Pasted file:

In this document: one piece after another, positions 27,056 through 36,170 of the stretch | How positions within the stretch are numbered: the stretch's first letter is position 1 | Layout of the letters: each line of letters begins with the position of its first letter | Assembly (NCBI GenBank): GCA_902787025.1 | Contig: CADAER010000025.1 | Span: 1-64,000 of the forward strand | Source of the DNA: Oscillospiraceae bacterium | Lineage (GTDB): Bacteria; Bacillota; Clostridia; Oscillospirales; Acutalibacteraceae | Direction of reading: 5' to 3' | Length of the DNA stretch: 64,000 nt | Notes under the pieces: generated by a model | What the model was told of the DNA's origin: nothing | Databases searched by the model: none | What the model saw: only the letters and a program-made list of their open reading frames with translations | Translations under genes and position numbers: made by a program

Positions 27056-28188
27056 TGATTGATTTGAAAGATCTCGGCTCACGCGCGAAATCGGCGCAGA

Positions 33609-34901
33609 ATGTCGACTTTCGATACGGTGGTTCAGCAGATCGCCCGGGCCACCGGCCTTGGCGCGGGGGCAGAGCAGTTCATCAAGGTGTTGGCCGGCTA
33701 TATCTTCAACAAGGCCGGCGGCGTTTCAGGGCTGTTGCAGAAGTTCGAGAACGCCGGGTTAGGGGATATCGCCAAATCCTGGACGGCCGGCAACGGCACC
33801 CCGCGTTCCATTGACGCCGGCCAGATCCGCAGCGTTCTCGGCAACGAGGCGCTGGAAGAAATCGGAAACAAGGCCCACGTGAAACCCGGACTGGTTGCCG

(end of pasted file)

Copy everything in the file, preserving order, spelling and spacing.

In this document: one piece after another, positions 27,056 through 36,170 of the stretch | How positions within the stretch are numbered: the stretch's first letter is position 1 | Layout of the letters: each line of letters begins with the position of its first letter | Assembly (NCBI GenBank): GCA_902787025.1 | Contig: CADAER010000025.1 | Span: 1-64,000 of the forward strand | Source of the DNA: Oscillospiraceae bacterium | Lineage (GTDB): Bacteria; Bacillota; Clostridia; Oscillospirales; Acutalibacteraceae | Direction of reading: 5' to 3' | Length of the DNA stretch: 64,000 nt | Notes under the pieces: generated by a model | What the model was told of the DNA's origin: nothing | Databases searched by the model: none | What the model saw: only the letters and a program-made list of their open reading frames with translations | Translations under genes and position numbers: made by a program

Positions 27056-28188
27056 TGATTGATTTGAAAGATCTCGGCTCACGCGCGAAATCGGCGCAGA

Positions 33609-34901
33609 ATGTCGACTTTCGATACGGTGGTTCAGCAGATCGCCCGGGCCACCGGCCTTGGCGCGGGGGCAGAGCAGTTCATCAAGGTGTTGGCCGGCTA
33701 TATCTTCAACAAGGCCGGCGGCGTTTCAGGGCTGTTGCAGAAGTTCGAGAACGCCGGGTTAGGGGATATCGCCAAATCCTGGACGGCCGGCAACGGCACC
33801 CCGCGTTCCATTGACGCCGGCCAGATCCGCAGCGTTCTCGGCAACGAGGCGCTGGAAGAAATCGGAAACAAGGCCCACGTGAAACCCGGACTGGTTGCCG